Saillant on Wright, 'The Transformation of Charity in Postrevolutionary New England'
Conrad Edick Wright. The Transformation of Charity in Postrevolutionary New England. Boston, MA: Northeastern University Press, 1992. x + 330 pp. $50.00 (cloth), ISBN 978-1-55553-123-2.
Reviewed by John D. Saillant (Western Michigan University) Published on H-OIEAHC (March, 1996)
The theme of "philanthropy and its discontents" is important for those interested in philanthropy as well as those interested in contemporary social thought. As Robert L. Payton notes in his Philanthropy: Voluntary Action for the Public Good, not only the usefulness but also even the existence of philanthropy has been challenged in the twentieth century. Some believe, Payton notes, that "philanthropy undercuts the will to work and vitiates the necessity for each person to stand on his or her own feet." Some believe, Payne notes further, that "human nature at its core makes philanthropy illusory, as Freud believed religion to be; philanthropy is an example of what in Marxist terms is called 'false consciousness,' an ideological sleight-of-hand that tries to put a benevolent face on an exploitative system." [Robert L. Payton, Philanthropy: Voluntary Action for the Public Good (New York: Macmillan Publishing Company, 1988), 89-101.] A recent book, The Transformation of Charity in Postrevolutionary New England, by Conrad E. Wright, of the Massachusetts Historical Society, makes it clear that concern and contention about philanthropy are not unique to our times. Wright demonstrates that in late-eighteenth-century and early-nineteenth-century America, philanthropy was the focus of intense discussion. Moreover, Wright argues, the development of the ideas and the institutions of philanthropy was bound up with the creation of a modern, postrevolutionary society in the United States. Indeed, the word "philanthropy," little used by Americans before the Revolution became popular around 1780 (120-121). Before the Revolution, Americans generally avoided "philanthropy" in favor of such terms as "benevolence," "charity," "compassion," and "kindness." Understood according to its etymology as referring to "love of humankind," "philanthropy" seemed too abstract and ambitious to seventeenth-century and eighteenth-century Americans, who preferred more homely and personal terms such as "benevolence." Some of the flavor of eighteenth-century thought about "benevolence" and "philanthropy" can be drawn from the dismissal of philanthropy by Timothy Dwight, one of the leading theologians of the early republic. In his Theology, lectures given at Yale College in the years after the Revolution, Dwight dismissed philanthropy as he defended instead "our duty to provide for our own; especially for those of our own households." Dwight distinguished "benevolence" from "philanthropy." "Benevolence" employed "in solid and useful acts of kindness" is "infinitely different from the cold philanthropy of modern philosophers," Dwight insisted. "This philanthropy overlooks the objects which are around it, and within its reach," Dwight continued, "and exhausts itself in pitying sufferers in foreign lands, and distant ages: sufferers, so distant, as to be incapable of receiving relief from any supposable beneficence." [Timothy Dwight, Theology: Explained and Defended in a Series of Sermons (New Haven: T. Dwight & Son, 1839), III, 116-117.]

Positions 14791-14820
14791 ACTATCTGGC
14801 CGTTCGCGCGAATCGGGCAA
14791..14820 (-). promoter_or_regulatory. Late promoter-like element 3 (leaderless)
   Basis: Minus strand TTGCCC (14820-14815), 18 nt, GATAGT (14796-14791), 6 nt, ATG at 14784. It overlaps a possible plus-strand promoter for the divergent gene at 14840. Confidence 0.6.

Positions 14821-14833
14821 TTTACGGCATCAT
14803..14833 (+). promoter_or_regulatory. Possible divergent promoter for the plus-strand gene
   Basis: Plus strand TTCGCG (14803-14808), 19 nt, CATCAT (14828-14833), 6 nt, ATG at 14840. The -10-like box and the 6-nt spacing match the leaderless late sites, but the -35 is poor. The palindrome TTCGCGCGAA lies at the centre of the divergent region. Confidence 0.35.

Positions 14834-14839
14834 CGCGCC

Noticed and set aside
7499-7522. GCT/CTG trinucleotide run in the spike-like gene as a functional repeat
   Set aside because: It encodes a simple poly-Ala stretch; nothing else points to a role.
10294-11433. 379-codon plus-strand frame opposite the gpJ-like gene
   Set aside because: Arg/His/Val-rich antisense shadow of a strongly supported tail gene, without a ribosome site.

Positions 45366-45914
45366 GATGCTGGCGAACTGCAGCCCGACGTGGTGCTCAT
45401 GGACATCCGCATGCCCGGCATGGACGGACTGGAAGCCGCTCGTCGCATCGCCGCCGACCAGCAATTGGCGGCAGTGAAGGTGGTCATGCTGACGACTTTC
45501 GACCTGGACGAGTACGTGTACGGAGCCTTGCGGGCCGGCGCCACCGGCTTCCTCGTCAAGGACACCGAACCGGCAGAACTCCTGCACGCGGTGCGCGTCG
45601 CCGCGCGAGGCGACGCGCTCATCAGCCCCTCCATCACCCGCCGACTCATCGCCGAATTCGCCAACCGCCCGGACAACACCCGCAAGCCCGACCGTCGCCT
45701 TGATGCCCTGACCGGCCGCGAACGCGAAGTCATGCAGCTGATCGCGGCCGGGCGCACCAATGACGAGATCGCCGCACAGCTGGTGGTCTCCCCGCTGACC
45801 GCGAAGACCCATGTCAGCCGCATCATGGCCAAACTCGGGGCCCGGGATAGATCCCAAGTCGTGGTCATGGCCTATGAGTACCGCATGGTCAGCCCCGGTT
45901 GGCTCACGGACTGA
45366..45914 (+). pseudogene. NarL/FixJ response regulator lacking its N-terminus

Wright's useful and cogent book describes the way in which Americans left behind Dwight's suspicion of the 1780's of philanthropy as they advanced into a modern world in which the homely qualities of benevolence and charity seemed inadequate to the task of improving society. Before the Revolution, Americans generally understood charity as the ideal of human association--Jonathan Edwards called it the "sum of all virtues"--but as an ideal that could be achieved only in small societies. Although charity might in principle apply to all humankind, the charitable individual found himself or herself with only a small circle of effective action. "The Christian who really lived his faith," Wright explains, "had no shortage of ways to live his charity as well, only powers that were limited.... He could aspire to do great things, yet do none but small ones, and still live in charity. The gap between aspirations and achievements seemed the narrowest, and charity seemed to flourish the best, in the most intimate situations, among relatives, friends, and neighbors" (p. 29). Such thinking about charity reflected the small-scale societies characteristic of colonial America, in which people found their social context in a network of kin, co-religionists, patrons, servants, masters, and slaves. No stranger to questions about the nature of "true" charity, Americans also wondered whether charity must be utterly selfless or might allow some degree of self-concern. Most Calvinists, inspired by Edwards, insisted that only the regenerate could exercise true charity, while the charitable efforts of the unregenerate could not partake of true charity since they were motivated not by love, but by selfishness. Liberal Christians, who in the late eighteenth century represented the future, countered Edwardsianism by linking self-love and charity as simply different exercises of human affection. Thus, reasoned the liberals, anyone could be truly charitable, even though the effective scope of charity was small (pp. 42-47).